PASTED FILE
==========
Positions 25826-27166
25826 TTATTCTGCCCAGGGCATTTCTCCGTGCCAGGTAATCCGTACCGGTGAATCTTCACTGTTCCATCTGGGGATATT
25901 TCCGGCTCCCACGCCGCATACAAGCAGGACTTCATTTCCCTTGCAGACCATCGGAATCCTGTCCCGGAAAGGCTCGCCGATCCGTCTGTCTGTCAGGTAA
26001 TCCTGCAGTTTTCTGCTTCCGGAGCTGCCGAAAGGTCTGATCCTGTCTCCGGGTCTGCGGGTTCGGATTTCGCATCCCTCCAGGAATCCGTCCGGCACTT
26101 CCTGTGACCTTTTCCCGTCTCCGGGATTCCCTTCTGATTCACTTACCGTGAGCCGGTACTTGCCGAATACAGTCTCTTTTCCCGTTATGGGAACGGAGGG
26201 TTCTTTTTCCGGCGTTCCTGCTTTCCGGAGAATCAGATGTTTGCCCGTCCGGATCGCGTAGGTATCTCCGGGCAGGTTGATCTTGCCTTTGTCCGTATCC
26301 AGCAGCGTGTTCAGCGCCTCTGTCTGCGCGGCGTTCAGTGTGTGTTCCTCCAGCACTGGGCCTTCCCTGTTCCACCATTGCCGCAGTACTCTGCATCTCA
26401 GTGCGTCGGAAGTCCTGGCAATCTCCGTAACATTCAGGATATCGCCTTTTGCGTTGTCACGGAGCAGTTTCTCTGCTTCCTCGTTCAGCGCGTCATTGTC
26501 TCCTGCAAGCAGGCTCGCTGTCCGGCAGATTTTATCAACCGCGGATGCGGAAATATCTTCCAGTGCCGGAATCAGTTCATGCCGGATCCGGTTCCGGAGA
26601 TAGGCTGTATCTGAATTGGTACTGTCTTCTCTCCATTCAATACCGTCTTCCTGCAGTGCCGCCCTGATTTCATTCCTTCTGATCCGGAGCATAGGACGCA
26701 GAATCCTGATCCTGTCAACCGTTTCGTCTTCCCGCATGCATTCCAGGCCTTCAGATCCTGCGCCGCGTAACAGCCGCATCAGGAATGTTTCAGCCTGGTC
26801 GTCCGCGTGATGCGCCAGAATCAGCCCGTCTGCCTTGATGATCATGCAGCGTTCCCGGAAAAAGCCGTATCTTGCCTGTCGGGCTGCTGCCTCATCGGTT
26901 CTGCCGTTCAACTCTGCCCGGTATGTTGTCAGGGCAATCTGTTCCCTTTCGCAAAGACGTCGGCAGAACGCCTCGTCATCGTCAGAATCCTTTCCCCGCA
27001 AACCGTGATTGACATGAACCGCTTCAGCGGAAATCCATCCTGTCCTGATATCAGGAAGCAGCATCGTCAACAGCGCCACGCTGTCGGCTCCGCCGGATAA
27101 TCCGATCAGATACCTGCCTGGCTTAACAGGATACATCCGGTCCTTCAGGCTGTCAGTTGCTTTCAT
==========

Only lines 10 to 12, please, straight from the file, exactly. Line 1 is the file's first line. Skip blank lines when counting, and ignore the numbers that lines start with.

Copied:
26601 TAGGCTGTATCTGAATTGGTACTGTCTTCTCTCCATTCAATACCGTCTTCCTGCAGTGCCGCCCTGATTTCATTCCTTCTGATCCGGAGCATAGGACGCA
26701 GAATCCTGATCCTGTCAACCGTTTCGTCTTCCCGCATGCATTCCAGGCCTTCAGATCCTGCGCCGCGTAACAGCCGCATCAGGAATGTTTCAGCCTGGTC
26801 GTCCGCGTGATGCGCCAGAATCAGCCCGTCTGCCTTGATGATCATGCAGCGTTCCCGGAAAAAGCCGTATCTTGCCTGTCGGGCTGCTGCCTCATCGGTT